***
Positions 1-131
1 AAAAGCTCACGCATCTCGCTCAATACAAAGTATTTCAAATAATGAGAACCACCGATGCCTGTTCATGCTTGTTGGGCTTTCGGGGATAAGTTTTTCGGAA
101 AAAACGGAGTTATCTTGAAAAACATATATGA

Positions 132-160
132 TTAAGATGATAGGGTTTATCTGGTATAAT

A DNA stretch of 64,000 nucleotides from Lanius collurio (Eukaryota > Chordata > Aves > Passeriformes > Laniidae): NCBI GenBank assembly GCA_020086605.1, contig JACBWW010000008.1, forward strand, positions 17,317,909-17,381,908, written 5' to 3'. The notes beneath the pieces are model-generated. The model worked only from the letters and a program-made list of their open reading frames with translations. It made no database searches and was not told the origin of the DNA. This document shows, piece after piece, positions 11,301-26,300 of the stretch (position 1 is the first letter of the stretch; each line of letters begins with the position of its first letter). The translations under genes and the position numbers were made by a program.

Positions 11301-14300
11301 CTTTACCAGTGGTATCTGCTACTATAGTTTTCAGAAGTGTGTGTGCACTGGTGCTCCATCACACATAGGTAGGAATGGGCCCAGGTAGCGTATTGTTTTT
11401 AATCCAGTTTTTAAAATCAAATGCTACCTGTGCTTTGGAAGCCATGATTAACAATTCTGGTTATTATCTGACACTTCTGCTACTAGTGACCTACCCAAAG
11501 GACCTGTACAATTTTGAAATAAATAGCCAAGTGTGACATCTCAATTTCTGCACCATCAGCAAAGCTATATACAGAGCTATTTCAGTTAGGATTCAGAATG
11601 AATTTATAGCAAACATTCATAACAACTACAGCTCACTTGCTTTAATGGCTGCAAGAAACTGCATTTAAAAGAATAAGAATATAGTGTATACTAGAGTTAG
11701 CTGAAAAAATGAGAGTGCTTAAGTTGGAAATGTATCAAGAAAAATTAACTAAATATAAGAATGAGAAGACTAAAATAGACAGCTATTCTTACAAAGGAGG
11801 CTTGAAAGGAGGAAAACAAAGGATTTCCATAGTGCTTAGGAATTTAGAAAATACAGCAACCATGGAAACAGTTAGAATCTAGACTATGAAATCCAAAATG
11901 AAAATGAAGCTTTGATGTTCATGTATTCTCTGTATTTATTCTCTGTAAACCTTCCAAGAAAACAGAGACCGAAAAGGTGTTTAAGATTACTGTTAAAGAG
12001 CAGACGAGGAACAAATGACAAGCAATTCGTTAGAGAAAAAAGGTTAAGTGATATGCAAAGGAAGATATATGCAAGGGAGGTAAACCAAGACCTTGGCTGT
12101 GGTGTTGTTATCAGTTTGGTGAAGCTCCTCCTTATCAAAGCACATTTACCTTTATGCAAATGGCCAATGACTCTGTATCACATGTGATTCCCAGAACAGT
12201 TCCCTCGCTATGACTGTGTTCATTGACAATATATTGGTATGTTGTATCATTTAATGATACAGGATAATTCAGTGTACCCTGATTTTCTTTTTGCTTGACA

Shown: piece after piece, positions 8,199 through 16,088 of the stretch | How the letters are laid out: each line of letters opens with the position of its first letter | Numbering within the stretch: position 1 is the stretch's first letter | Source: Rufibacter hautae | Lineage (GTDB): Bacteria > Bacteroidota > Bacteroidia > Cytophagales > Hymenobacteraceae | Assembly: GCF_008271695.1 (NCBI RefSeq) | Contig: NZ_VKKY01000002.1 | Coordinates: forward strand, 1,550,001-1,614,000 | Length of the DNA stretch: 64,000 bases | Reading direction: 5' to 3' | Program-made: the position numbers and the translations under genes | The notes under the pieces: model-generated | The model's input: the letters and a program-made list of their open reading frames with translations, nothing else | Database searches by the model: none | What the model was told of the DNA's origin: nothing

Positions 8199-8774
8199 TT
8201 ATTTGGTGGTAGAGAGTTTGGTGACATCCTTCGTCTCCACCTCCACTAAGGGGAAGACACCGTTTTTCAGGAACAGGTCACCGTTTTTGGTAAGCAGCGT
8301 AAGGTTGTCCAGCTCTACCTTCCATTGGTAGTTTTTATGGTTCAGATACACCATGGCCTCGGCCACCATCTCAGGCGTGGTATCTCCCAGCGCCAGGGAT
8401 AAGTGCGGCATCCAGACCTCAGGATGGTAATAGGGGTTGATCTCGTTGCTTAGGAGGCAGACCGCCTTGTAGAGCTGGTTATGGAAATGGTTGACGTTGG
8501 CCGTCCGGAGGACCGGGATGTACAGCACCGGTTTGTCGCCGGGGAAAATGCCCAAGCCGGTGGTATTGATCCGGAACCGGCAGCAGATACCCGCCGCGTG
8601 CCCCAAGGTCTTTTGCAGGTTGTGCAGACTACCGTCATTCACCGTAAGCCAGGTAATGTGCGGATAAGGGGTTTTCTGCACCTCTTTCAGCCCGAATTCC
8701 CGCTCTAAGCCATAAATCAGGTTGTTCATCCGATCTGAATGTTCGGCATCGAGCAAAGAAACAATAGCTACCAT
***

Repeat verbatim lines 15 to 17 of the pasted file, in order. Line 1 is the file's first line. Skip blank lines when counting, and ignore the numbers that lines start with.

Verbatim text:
12001 CAGACGAGGAACAAATGACAAGCAATTCGTTAGAGAAAAAAGGTTAAGTGATATGCAAAGGAAGATATATGCAAGGGAGGTAAACCAAGACCTTGGCTGT
12101 GGTGTTGTTATCAGTTTGGTGAAGCTCCTCCTTATCAAAGCACATTTACCTTTATGCAAATGGCCAATGACTCTGTATCACATGTGATTCCCAGAACAGT
12201 TCCCTCGCTATGACTGTGTTCATTGACAATATATTGGTATGTTGTATCATTTAATGATACAGGATAATTCAGTGTACCCTGATTTTCTTTTTGCTTGACA